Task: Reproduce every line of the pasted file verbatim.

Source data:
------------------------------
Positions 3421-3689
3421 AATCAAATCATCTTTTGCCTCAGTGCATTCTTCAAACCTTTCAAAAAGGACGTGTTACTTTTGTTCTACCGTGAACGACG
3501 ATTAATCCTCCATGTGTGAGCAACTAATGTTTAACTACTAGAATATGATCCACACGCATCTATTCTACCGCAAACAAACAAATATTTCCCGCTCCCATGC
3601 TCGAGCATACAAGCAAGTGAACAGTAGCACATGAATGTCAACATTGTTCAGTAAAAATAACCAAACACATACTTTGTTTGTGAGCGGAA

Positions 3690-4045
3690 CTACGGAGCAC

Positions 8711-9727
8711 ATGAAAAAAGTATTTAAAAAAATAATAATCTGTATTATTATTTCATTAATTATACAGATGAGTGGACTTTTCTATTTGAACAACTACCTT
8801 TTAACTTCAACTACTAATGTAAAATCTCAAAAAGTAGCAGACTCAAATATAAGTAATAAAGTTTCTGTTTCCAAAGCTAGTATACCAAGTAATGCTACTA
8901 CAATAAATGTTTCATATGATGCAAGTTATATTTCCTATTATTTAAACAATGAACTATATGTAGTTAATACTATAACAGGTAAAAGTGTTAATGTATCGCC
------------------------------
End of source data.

Positions 3421-3689
3421 AATCAAATCATCTTTTGCCTCAGTGCATTCTTCAAACCTTTCAAAAAGGACGTGTTACTTTTGTTCTACCGTGAACGACG
3501 ATTAATCCTCCATGTGTGAGCAACTAATGTTTAACTACTAGAATATGATCCACACGCATCTATTCTACCGCAAACAAACAAATATTTCCCGCTCCCATGC
3601 TCGAGCATACAAGCAAGTGAACAGTAGCACATGAATGTCAACATTGTTCAGTAAAAATAACCAAACACATACTTTGTTTGTGAGCGGAA

Positions 3690-4045
3690 CTACGGAGCAC

Positions 8711-9727
8711 ATGAAAAAAGTATTTAAAAAAATAATAATCTGTATTATTATTTCATTAATTATACAGATGAGTGGACTTTTCTATTTGAACAACTACCTT
8801 TTAACTTCAACTACTAATGTAAAATCTCAAAAAGTAGCAGACTCAAATATAAGTAATAAAGTTTCTGTTTCCAAAGCTAGTATACCAAGTAATGCTACTA
8901 CAATAAATGTTTCATATGATGCAAGTTATATTTCCTATTATTTAAACAATGAACTATATGTAGTTAATACTATAACAGGTAAAAGTGTTAATGTATCGCC